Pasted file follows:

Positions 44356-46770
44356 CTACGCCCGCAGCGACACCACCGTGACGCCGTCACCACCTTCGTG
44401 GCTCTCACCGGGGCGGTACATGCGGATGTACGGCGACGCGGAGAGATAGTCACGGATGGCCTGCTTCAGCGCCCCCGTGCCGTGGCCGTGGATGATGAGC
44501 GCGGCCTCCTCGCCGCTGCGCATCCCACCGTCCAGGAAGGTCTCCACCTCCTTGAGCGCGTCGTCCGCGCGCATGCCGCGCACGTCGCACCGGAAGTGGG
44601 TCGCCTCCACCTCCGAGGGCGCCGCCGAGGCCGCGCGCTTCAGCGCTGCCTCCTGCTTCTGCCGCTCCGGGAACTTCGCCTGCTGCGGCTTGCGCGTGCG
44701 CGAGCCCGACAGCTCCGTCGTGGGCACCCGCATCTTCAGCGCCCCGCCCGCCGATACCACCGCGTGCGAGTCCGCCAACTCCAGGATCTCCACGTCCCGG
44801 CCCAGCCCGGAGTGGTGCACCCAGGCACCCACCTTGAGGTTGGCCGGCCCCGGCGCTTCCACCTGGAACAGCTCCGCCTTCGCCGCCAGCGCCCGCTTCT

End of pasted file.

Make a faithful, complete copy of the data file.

Positions 44356-46770
44356 CTACGCCCGCAGCGACACCACCGTGACGCCGTCACCACCTTCGTG
44401 GCTCTCACCGGGGCGGTACATGCGGATGTACGGCGACGCGGAGAGATAGTCACGGATGGCCTGCTTCAGCGCCCCCGTGCCGTGGCCGTGGATGATGAGC
44501 GCGGCCTCCTCGCCGCTGCGCATCCCACCGTCCAGGAAGGTCTCCACCTCCTTGAGCGCGTCGTCCGCGCGCATGCCGCGCACGTCGCACCGGAAGTGGG
44601 TCGCCTCCACCTCCGAGGGCGCCGCCGAGGCCGCGCGCTTCAGCGCTGCCTCCTGCTTCTGCCGCTCCGGGAACTTCGCCTGCTGCGGCTTGCGCGTGCG
44701 CGAGCCCGACAGCTCCGTCGTGGGCACCCGCATCTTCAGCGCCCCGCCCGCCGATACCACCGCGTGCGAGTCCGCCAACTCCAGGATCTCCACGTCCCGG
44801 CCCAGCCCGGAGTGGTGCACCCAGGCACCCACCTTGAGGTTGGCCGGCCCCGGCGCTTCCACCTGGAACAGCTCCGCCTTCGCCGCCAGCGCCCGCTTCT